The joint NATO missile defense program as currently planned is an illustration of the potential opportunities and dangers. The difficulty of building a reliable, viable and cost-effective ballistic missile defense system, its possible impact on the future of the defence industry in Europe, on the relationship with Russia, and finally on world strategic stability mean that this potentially worthwhile programme must be studied in great detail. It must be adapted to the needs of European security politically and financially, and the challenge for NATO countries is to make from this American project something that is genuinely beneficial to all allies, and something that is genuinely multilateral. There is time to do this as there is no urgent military requirement to deploy missile defences in Europe. But it is also vital for the security of all of us and for global strategic stability that dialogue with Russia continues in the hope of ensuring that BMD deployments do not destroy trust and limit future cooperation across the old NATO-Russia divide.
The new challenges before us show that NATO needs deep change. In theory the new Deterrence and Defence Posture Review should bring answers to these questions and allow flesh to be put on the bones of the NATO strategic concept while allowing NATO to demonstrate that it has learned the lessons of Libya and elsewhere.
In fact it seems that the final document in Chicago will express more of a wait and see attitude. The proximity of the US presidential election and the wish for consensus from several European countries explains why this is likely to be the case. In a context in which we need ambitious proposals the reality is likely to be a final document that will be modest. The question of non-strategic nuclear weapons will be avoided, the controversy with Russia about missile defence is unlikely to be discussed, and a further NATO-Russia meeting at summit level is likely to be postponed.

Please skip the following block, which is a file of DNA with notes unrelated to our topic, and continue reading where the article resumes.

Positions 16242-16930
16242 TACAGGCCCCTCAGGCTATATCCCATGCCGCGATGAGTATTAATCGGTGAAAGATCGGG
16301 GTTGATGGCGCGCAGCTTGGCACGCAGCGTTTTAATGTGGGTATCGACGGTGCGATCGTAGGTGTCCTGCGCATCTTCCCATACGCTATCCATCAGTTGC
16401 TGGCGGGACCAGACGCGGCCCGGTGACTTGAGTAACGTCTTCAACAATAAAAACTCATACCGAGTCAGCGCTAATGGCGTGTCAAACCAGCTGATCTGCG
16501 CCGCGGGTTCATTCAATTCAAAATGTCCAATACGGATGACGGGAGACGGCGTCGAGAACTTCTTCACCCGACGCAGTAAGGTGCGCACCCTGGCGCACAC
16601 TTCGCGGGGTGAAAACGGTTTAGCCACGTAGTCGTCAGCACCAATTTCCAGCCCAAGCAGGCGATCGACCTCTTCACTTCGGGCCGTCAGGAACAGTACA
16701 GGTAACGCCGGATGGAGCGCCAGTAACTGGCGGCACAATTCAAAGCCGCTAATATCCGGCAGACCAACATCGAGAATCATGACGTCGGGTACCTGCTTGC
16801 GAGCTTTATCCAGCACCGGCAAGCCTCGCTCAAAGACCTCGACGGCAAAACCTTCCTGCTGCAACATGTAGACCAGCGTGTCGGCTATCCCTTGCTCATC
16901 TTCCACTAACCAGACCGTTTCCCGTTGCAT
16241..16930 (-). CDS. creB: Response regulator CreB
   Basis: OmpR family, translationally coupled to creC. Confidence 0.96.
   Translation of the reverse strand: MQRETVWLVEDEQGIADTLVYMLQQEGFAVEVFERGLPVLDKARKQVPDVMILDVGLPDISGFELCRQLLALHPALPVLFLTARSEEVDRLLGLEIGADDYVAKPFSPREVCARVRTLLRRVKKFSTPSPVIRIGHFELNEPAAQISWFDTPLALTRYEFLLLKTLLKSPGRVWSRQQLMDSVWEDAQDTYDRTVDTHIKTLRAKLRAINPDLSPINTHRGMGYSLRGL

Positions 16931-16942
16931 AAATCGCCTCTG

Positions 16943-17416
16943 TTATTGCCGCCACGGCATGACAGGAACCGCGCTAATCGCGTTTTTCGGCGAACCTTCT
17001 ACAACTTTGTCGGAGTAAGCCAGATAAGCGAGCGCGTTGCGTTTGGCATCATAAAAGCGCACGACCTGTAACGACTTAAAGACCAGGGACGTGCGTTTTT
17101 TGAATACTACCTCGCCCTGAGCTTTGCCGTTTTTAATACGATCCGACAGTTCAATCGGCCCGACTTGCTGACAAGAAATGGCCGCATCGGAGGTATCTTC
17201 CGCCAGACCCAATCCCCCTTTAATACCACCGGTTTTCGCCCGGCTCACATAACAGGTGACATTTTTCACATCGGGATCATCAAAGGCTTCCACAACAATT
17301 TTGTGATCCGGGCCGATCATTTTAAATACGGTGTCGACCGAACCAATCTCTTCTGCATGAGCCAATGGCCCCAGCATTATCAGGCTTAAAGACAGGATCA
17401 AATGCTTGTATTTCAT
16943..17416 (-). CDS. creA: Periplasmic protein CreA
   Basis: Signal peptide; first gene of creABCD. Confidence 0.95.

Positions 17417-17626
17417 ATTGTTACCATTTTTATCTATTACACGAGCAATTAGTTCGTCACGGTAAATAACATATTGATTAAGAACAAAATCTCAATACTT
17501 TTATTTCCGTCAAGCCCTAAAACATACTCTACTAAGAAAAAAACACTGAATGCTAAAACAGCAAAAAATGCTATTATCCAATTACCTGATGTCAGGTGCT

If this is what actually happens, it will be extremely harmful for NATO. The Alliance will have lost the opportunity to put in place a strategy adapted to our changing world and to make NATO better able to deal with the urgent challenges of the future.
In France, whoever is elected President, we are unlikely to see any change in position in the foreseeable future. The two main candidates in the election have already announced that France will stay in the NATO integrated military command and will keep the same nuclear deterrent. France does not wish to see the NATO non-strategic nuclear weapon question on the table. If Francois Hollande, the Socialist candidate, is elected, his defence priority will be to withdraw French troops from Afghanistan in 2012, sooner than is currently planned. And whether it is Hollande or Sarkozy, France will continue to insist on preserving the interests of the European armament industry within NATO’s Smart Defence programme and throughout the ongoing efforts to implement NATO-wide missile defence.
This all points to the Chicago summit being a non-event. As NATO leaders board their aircraft to leave for home after the summit communique has been issued, the output of the DDPR will leave unanswered questions about the future of NATO all over the airport runway.
General (Ret.) Bernard Norlain is former Air Defense Commander and Air Combat Commander of the French Air Force, and the President of the Comité d’Études de la Défense Nationale and Director of the Revue Défense Nationale.
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The opinions articulated above represent the views of the author(s), and do not necessarily reflect the position of the European Leadership Network or any of its members. The ELN’s aim is to encourage debates that will help develop Europe’s capacity to address the pressing foreign, defence, and security challenges of our time.